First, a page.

A management survey is the standard survey. Its purpose is to locate, as far as reasonably practicable, the presence and extent of any suspect ACMs (Asbestos Containing Materials) in the building which could be damaged or disturbed during normal occupancy, including foreseeable maintenance and installation, and to assess their condition.
Management surveys will often involve minor intrusive work and some disturbance. The extent of intrusion will vary between premises and depend on what is reasonably practicable for individual properties, i.e. it will depend on factors such as the type of building, the nature of construction, accessibility etc.
A management survey should include an assessment of the condition of the various ACMs and their ability to release fibres into the air if they are disturbed in some way. This ‘material assessment’ will give a good initial guide to the priority for managing ACMs as it will identify the materials which will most readily release airborne fibres if they are disturbed. The survey will usually involve sampling and analysis to confirm the presence or absence of ACMs. However, a management survey can also involve presuming the presence or absence of asbestos. A management survey can be completed using a combination of sampling ACMs and presuming ACMs or, indeed, just presuming. Any materials presumed to contain asbestos must also have their condition assessed (i.e. a material assessment). Management surveys can involve a combination of sampling to confirm asbestos is present or presuming asbestos to be present.
By presuming the presence of asbestos, the need for sampling and analysis can be deferred until a later time (e.g. before any work is carried out). However, this approach has implications for the management arrangements. The duty holder bears potential additional costs of management for some non-ACMs.
Any work carried out on ‘presumed’ materials would need to involve appropriate contractors and work methods in compliance with CAR 2012 (Control of Asbestos Regulations 2012) irrespective of whether the material was actually an ACM or not. Alternatively, before any work starts, sampling and analysis can be undertaken to confirm or refute the presence of asbestos. The results will determine the work methods and contractors to be used.
The ‘presumption’ approach
The ‘presumption’ approach has several disadvantages: it is less rigorous, it can lead to constant obstructions and delays before work can start, and it is more difficult to control. ‘Default’ presumptions may also lead to unnecessary removal of none ACMs and their disposal as asbestos waste. Default presumptions may be suitable in some instances, e.g. ‘small’ or simple premises, as part of a client’s management arrangements. Surveyors should always endeavour to positively identify ACMs. A sufficient number of samples should be taken to confirm the location and extent of ACMs. It is legitimate to reduce sample numbers where materials can be strongly presumed to be ACMs. However, the default presumption option should be avoided where possible, as it can make managing asbestos more difficult for the duty holder. Default presumption should only be used in circumstances where it is requested by the client and/or where access genuinely cannot be obtained. When sampling is carried out as part of a management survey, samples from each type of suspect ACM should be collected and analysed. If the material sampled is found to contain asbestos, other similar materials used in the same way in the building can be strongly presumed to contain asbestos. Less homogeneous materials (e.g. different surfaces/coating, evidence of repair etc) will require a greater number of samples. The sample number should be sufficient to establish whether asbestos is present or not in the particular material. Sampling may take place.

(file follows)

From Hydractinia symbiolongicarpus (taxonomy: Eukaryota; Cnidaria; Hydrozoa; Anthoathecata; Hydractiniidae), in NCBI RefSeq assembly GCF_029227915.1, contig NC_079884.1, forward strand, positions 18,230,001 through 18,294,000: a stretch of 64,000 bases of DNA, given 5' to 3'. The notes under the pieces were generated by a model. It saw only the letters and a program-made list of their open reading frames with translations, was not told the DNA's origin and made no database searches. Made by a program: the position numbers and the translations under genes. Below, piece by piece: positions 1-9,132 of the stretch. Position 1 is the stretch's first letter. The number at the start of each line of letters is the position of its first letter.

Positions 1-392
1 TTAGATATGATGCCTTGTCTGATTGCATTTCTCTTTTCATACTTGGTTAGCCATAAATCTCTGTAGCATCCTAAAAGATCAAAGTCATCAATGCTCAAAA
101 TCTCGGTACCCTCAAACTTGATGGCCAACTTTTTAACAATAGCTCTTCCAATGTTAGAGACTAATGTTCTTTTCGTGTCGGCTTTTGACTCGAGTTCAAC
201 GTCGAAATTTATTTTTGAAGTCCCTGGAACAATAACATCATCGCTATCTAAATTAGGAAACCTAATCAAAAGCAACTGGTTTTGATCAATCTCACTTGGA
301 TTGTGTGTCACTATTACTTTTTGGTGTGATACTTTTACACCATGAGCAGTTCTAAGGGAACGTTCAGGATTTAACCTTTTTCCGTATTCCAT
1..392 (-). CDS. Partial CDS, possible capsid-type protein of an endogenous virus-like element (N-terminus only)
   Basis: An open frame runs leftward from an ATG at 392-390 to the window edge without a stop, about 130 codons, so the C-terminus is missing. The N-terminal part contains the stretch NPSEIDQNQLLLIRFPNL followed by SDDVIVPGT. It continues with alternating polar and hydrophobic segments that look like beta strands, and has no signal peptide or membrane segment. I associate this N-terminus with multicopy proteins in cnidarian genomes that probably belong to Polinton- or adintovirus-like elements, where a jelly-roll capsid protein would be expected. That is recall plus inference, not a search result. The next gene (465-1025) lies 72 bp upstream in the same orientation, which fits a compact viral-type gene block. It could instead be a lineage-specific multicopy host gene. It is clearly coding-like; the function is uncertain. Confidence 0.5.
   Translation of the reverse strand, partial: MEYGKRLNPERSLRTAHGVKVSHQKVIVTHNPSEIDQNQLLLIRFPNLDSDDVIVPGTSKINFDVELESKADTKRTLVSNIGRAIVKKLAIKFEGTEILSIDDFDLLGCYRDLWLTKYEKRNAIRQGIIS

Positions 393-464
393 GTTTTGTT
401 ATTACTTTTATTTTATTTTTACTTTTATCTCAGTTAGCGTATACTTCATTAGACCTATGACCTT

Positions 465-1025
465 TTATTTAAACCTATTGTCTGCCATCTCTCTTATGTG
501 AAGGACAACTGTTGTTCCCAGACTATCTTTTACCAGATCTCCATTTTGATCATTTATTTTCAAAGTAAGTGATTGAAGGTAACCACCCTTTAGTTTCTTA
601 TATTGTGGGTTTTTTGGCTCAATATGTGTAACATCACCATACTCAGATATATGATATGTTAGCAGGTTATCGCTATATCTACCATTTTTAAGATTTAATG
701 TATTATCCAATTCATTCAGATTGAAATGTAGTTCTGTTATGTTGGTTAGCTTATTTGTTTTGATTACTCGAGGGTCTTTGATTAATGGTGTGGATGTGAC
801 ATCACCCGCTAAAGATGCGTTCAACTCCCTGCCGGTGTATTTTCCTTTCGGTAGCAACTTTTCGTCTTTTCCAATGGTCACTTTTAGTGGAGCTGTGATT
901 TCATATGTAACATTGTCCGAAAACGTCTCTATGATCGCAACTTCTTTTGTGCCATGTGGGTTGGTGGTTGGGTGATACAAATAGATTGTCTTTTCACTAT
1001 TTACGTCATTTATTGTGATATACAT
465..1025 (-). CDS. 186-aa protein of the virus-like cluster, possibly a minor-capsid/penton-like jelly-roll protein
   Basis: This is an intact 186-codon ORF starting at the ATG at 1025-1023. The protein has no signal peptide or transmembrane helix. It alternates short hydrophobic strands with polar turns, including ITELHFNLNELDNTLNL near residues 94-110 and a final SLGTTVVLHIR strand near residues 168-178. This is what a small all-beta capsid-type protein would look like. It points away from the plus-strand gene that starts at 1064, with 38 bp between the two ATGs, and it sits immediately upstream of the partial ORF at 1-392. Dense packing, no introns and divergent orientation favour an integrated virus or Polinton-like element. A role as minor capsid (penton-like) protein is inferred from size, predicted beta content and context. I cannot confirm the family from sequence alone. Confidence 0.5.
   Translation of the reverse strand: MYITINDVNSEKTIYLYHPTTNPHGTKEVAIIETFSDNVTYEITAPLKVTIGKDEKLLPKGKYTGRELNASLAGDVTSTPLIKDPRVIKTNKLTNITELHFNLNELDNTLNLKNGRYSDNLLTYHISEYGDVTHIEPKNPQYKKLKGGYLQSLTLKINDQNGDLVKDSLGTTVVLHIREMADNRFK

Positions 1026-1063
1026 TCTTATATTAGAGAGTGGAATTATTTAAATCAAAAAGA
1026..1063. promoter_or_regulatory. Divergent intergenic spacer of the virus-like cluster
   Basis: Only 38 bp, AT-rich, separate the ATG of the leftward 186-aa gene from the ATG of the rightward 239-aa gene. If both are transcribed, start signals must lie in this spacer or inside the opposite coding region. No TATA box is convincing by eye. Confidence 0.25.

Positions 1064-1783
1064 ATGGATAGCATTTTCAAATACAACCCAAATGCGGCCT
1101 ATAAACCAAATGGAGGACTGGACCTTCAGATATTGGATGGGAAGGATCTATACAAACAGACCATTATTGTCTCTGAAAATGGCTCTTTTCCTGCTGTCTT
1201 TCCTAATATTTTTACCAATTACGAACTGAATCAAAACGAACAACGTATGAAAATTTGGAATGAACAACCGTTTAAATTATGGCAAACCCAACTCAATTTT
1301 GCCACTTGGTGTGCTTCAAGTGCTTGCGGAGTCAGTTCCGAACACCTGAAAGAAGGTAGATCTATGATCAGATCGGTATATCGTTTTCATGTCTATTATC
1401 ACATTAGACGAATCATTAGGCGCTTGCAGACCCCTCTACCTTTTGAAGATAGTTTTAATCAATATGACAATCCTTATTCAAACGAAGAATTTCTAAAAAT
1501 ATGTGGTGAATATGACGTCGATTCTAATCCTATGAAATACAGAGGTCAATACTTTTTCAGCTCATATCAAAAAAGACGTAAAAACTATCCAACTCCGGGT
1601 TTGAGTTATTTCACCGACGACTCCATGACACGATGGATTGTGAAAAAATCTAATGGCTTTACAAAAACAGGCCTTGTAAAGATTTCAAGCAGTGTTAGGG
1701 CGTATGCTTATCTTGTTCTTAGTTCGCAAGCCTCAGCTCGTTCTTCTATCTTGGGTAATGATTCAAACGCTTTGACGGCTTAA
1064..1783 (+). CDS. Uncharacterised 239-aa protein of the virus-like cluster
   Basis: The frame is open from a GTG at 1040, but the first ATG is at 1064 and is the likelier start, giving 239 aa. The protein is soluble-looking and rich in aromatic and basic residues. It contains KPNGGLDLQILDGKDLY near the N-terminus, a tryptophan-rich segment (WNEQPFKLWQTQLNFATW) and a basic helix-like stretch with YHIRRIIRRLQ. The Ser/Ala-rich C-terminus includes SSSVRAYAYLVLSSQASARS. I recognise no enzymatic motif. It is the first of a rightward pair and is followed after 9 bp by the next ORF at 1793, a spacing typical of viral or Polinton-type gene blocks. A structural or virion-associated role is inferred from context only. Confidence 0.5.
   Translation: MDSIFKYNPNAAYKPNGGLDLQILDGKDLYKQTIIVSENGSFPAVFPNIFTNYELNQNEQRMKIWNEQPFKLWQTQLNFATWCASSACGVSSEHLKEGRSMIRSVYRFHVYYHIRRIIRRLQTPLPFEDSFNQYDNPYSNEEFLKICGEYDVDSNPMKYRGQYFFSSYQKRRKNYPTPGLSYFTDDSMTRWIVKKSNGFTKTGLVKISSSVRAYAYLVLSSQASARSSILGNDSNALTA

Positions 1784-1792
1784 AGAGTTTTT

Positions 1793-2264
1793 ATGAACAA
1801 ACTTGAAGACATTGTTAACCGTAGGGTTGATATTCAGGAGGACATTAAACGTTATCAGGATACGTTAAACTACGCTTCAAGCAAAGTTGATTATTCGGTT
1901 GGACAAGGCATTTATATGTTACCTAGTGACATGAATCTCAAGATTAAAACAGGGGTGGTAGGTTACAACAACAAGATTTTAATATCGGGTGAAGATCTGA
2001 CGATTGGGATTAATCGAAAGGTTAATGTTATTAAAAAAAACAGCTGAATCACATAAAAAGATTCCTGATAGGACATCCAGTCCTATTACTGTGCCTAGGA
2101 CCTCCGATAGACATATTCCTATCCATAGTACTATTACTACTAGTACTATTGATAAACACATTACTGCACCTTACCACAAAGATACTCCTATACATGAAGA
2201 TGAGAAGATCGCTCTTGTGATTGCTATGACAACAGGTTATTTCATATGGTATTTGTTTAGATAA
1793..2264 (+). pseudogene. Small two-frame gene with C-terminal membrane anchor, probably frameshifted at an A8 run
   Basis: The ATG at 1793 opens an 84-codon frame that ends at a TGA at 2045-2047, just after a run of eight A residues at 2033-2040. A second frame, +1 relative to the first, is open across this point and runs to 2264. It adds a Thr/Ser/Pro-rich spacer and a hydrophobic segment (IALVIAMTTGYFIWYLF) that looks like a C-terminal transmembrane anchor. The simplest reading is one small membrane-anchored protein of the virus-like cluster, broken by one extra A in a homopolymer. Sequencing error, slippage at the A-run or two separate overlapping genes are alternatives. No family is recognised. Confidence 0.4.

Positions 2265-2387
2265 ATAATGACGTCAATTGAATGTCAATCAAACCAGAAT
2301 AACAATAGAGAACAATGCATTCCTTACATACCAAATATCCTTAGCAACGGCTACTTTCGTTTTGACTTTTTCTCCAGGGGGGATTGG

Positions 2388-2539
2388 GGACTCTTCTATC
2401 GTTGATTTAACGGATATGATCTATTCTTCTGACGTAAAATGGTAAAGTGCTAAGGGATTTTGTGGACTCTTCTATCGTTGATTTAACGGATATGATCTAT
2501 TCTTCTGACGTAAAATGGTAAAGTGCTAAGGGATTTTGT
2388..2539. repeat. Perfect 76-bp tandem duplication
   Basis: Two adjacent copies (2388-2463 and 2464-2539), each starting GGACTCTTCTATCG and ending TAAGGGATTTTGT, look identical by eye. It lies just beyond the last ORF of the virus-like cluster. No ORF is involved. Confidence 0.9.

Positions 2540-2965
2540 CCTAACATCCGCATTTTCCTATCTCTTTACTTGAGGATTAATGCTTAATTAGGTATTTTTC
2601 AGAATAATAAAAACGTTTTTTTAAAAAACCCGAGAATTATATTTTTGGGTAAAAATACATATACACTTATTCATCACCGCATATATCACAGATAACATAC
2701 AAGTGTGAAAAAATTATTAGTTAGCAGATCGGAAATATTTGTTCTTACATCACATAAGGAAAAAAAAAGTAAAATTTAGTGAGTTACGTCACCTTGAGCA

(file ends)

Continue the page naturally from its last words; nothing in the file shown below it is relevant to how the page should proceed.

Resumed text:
Simultaneously with the survey, or as in the case of some larger surveys, sampling can be carried out later as a separate exercise. All areas should be accessed and inspected as far as is reasonably practicable. Areas should include underfloor coverings, above false ceilings, and inside risers, service ducts, lift shafts etc. Surveying may also involve some minor intrusive work, such as accessing behind fascia’s and panels and other surfaces or superficial materials. The extent of intrusion will depend on the degree of disturbance that is or will be necessary for foreseeable maintenance and related activities, including the installation of new equipment/cabling. Surveyors should come prepared to access such areas (i.e. with the correct equipment etc). Management surveys are only likely to involve the use of simple tools such as screwdrivers and chisels. Any areas not accessed must be presumed to contain asbestos. The areas not accessed and presumed to contain asbestos must be clearly stated in the survey report and will have to be managed on this basis, i.e. maintenance or other disturbance work should not be carried out in these areas until further checks are made.